Businesses have become more aware of associating their brand with secure content, agreed Ni Thuama. Consumers may not trust private companies currently, but by ensuring data is secure and showing a robust position on security, businesses can drive change. The insurance sector has suffered from the impact of ransomware, and is now responding by demanding a higher standard from the businesses they are insuring, including multi factor authentication, end point detection and encryption as privacy requirements. These are the elements that business should adopt to ensure greater security, she added.
The insurance industry’s response to ransomware may drive change, pointed out Gercke, but the problem was in part created by the insurance sector itself and its willingness to pay out in the face of ransomware attacks rather than the more expensive option of going through the process of further security, so they are in part responsible.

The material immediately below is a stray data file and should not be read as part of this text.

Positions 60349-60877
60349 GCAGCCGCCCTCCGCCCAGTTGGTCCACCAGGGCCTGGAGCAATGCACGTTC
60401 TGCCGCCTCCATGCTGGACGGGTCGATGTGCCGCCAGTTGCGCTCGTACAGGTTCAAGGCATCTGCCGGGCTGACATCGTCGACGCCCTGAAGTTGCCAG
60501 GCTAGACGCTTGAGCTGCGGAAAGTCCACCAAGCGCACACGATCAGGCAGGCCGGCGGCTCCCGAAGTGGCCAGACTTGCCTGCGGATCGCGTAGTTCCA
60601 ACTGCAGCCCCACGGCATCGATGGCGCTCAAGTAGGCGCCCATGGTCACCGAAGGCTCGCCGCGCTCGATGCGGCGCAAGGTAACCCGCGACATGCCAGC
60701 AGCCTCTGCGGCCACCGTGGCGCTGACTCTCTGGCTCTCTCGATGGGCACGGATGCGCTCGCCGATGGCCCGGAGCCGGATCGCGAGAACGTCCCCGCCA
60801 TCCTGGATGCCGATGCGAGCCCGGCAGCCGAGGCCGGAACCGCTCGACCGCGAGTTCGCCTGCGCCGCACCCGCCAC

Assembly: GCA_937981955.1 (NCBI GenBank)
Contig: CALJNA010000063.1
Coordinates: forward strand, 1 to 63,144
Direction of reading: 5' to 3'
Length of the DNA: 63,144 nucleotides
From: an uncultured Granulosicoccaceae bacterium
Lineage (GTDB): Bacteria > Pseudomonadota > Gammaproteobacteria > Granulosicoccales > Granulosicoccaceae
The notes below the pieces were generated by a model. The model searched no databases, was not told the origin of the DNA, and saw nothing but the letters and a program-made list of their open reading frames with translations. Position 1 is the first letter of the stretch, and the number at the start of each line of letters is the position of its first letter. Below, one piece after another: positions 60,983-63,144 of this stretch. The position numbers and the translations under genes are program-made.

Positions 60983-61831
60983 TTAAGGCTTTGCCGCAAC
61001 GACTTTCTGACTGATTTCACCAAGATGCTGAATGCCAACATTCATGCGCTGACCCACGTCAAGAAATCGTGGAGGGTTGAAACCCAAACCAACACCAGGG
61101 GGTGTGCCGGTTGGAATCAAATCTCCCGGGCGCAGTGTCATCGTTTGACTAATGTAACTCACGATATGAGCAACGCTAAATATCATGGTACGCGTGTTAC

Resecurity’s Yoo highlighted that signing an agreement with a company gives consent for that company to read any content for machine learning and content development purposes. Ransomware is a good business. The technical hygiene problem inherent in many companies makes it easy to make money in cyber space by demanding payouts to stop attacks. Many attacks are not made public, and no amount of regulation will change this. .
Lee agreed that fear and uncertainty may be created to drive insurance, but business users tend to be fully aware of the use of their data by companies in relation to AI and machine learning; companies can be fully transparent about its use and offer opt out options to their customers. The situation is more complicated for individual users companies as lengthy privacy agreements can be confusing: companies must be held to higher standards and accountability demanded.